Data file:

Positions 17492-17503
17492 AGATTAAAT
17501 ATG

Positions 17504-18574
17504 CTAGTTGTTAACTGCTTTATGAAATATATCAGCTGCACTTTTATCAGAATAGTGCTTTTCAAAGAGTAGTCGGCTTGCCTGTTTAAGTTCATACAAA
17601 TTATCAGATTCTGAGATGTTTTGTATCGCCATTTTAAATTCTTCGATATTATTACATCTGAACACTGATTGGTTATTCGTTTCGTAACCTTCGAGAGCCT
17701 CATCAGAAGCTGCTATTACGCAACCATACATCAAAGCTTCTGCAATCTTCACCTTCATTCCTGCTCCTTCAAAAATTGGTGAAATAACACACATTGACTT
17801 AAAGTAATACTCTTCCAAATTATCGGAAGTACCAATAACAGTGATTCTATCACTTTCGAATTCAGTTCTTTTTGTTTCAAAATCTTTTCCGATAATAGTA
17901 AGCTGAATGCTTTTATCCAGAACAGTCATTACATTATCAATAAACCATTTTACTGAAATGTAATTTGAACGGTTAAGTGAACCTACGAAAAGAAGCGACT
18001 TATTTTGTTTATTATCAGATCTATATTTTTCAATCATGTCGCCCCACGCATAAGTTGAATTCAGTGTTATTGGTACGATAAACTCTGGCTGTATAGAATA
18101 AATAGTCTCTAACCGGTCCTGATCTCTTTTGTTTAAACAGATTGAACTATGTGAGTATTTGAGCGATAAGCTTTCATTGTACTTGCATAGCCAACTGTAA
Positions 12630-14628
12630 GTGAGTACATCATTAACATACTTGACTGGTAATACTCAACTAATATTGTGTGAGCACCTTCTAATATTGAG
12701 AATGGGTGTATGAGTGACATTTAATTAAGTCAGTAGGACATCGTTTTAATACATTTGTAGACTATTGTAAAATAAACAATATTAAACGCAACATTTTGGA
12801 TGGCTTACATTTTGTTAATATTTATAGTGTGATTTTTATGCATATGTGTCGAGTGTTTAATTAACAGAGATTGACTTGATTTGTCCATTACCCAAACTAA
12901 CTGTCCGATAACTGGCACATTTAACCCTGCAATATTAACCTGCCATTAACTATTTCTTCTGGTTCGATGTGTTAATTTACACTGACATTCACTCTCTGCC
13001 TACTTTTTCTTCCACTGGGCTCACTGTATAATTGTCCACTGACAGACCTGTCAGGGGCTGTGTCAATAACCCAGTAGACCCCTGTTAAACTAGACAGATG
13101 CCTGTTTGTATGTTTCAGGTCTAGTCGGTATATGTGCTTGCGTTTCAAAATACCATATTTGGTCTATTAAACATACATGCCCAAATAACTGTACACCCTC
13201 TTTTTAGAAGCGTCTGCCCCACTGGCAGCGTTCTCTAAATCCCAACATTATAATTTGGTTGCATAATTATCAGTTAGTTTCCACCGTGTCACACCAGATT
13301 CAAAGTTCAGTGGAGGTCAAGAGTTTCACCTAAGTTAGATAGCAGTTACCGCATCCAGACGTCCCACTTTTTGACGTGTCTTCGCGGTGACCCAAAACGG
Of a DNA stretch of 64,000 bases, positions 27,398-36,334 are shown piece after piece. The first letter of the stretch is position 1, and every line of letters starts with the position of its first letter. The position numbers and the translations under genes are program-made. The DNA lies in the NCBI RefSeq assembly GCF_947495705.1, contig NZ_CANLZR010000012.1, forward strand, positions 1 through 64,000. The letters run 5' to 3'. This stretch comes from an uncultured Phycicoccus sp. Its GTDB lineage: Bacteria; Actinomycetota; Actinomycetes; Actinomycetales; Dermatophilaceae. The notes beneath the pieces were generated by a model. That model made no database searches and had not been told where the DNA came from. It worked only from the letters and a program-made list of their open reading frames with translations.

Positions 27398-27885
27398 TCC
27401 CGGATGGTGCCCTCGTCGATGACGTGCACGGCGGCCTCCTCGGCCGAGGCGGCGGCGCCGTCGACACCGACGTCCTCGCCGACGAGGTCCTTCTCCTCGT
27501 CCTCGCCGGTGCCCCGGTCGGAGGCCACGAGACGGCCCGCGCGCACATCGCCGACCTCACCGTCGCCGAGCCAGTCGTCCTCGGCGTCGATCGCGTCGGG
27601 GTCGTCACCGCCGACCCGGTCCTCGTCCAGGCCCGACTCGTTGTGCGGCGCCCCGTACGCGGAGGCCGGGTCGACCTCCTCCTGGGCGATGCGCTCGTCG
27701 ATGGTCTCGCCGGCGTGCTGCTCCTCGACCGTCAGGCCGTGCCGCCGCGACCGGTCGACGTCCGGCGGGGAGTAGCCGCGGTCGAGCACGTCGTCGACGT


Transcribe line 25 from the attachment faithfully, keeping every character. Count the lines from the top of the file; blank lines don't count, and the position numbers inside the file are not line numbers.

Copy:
27501 CCTCGCCGGTGCCCCGGTCGGAGGCCACGAGACGGCCCGCGCGCACATCGCCGACCTCACCGTCGCCGAGCCAGTCGTCCTCGGCGTCGATCGCGTCGGG